By ZACH POWERS
Local book lovers know to block off Presidents Day weekend on their calendars. That’s when the Savannah Book Festival brings in dozens of authors, from international bestsellers to local and regional favorites, for a four-day celebration of the written word.
Eight years in, the Book Fest has expanded from an ambitious event in Telfair Square attended mostly by locals to a three-square, 40-author event that’s nationally known. And now it’s expanding again.
Starting on Tuesday with a release party for Mary Kay Andrews’ new book, the aptly named “Save the Date,” the Book Festival will kick off a year-round schedule of events, featuring high-profile authors from around the nation.
Book Fest board chairman Jack Romanos explains: “We feel that we succeeded with the main festival. In fact, we know we have because we’re at the point where authors are asking us, agents and publishers are asking us if we’ll take authors at the festival, where at the beginning we were almost begging somebody. So having succeeded with the main event, we really feel that phase two is to bring authors to Savannah on a regular basis, as an extension of the weekend event into a year-round event.”
Romanos comes to Savannah after a career in publishing, culminating with his position as CEO of print powerhouse Simon & Schuster. His experience in that often cutthroat industry has proved invaluable in shaping the literary scene here.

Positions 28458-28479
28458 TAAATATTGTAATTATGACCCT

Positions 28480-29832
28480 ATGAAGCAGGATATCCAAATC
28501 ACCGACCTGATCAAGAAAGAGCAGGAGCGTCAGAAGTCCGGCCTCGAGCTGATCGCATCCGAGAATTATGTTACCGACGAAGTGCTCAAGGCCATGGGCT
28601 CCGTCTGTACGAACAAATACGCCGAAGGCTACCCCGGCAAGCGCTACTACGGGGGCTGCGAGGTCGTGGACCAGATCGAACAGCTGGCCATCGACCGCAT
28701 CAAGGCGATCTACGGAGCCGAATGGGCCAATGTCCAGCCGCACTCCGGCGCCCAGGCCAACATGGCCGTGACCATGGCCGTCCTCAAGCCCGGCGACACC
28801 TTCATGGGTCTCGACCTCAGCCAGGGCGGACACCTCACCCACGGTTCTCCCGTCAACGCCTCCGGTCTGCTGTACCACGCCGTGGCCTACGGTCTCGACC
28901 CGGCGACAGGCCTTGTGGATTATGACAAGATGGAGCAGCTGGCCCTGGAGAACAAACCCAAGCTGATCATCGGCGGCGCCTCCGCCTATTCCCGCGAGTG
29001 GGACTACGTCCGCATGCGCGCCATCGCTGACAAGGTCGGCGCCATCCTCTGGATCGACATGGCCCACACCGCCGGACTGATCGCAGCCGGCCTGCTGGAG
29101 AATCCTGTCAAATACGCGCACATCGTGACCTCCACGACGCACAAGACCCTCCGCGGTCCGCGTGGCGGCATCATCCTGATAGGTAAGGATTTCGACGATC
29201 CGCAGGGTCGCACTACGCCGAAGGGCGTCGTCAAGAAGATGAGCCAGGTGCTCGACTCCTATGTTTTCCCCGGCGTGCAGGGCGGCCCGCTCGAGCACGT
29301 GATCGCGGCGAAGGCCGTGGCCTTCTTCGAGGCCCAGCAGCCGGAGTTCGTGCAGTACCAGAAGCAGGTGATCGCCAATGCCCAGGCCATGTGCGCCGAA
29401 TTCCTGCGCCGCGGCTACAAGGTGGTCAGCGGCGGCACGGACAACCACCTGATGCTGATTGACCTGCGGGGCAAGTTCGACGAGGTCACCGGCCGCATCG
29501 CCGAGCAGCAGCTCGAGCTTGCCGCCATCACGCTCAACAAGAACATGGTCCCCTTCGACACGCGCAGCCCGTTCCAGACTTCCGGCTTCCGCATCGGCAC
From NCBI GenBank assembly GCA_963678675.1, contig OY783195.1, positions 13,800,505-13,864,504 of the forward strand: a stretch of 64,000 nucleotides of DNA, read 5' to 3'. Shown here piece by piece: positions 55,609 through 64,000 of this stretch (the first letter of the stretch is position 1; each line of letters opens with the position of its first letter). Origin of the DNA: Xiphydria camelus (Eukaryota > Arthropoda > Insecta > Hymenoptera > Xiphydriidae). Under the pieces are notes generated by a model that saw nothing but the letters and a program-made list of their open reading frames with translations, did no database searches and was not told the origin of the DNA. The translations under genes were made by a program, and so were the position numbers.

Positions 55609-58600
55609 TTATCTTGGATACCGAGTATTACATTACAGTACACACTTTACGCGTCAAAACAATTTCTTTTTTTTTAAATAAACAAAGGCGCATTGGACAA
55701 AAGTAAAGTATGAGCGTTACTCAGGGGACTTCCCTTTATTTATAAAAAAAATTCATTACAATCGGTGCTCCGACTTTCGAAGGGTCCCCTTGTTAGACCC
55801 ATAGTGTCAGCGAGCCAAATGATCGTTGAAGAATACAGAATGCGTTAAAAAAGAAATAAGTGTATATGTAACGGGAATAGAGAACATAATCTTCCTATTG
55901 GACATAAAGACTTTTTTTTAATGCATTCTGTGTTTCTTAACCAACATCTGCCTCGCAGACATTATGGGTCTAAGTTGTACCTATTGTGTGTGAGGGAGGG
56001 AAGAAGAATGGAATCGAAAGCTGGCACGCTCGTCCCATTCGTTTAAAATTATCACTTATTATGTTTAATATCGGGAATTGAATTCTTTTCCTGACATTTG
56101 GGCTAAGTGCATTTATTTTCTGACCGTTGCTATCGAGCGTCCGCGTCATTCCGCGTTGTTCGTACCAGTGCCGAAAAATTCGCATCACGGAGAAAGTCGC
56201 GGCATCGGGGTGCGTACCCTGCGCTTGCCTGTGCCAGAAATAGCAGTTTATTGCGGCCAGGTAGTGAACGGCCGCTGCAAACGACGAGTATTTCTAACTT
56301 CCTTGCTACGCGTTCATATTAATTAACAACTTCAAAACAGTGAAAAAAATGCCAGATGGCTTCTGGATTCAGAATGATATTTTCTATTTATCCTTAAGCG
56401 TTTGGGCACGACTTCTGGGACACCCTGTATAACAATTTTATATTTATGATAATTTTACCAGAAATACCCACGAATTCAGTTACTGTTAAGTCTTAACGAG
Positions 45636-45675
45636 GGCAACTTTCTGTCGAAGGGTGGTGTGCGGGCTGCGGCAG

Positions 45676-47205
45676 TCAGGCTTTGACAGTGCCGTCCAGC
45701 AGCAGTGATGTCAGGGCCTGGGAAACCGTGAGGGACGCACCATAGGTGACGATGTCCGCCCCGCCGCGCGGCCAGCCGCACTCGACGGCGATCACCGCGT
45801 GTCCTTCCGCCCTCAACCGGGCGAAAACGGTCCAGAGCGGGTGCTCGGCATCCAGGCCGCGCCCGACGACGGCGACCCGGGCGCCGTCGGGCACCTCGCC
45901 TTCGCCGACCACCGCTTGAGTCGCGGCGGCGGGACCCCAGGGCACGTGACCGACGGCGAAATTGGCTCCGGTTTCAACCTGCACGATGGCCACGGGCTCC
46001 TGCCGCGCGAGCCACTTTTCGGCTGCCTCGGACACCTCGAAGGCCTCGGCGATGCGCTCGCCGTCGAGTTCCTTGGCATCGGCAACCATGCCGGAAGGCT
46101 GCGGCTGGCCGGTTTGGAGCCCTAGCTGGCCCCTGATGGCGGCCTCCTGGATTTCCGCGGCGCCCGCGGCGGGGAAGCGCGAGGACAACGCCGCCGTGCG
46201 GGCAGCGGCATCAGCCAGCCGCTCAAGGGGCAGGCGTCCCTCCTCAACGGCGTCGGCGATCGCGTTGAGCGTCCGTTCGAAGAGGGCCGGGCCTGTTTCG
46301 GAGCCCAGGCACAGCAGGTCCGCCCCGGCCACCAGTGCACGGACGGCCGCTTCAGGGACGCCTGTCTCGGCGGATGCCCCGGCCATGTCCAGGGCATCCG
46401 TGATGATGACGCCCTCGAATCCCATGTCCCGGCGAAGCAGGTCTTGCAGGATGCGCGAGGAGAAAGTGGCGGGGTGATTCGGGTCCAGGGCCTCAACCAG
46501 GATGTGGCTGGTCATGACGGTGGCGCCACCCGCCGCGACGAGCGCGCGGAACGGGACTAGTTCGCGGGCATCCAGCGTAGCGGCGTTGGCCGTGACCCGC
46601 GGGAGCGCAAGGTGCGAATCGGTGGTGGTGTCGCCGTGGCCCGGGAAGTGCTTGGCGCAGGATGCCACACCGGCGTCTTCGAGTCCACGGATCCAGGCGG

“In the beginning,” he says, “one of our strategies was to put Savannah on the map as it relates to the New York publishing community. I say New York because that’s primarily where the center of publishing is. But, from my previous experience, I can tell you that Savannah didn’t exist when it came to promoting or publicizing an author. So our primary goal was to put Savannah on the map as a place that had a solid reading audience, where nationally known authors could actually promote their book.”
In addition to Mary Kay Andrews this summer, the Book Fest will also host Lee Child, bestselling author of the Jack Reacher novels, for an event in the fall. Besides giving the local audience offerings throughout the year, opening up the calendar allows the festival to bring in authors who, like Child, are unavailable in February.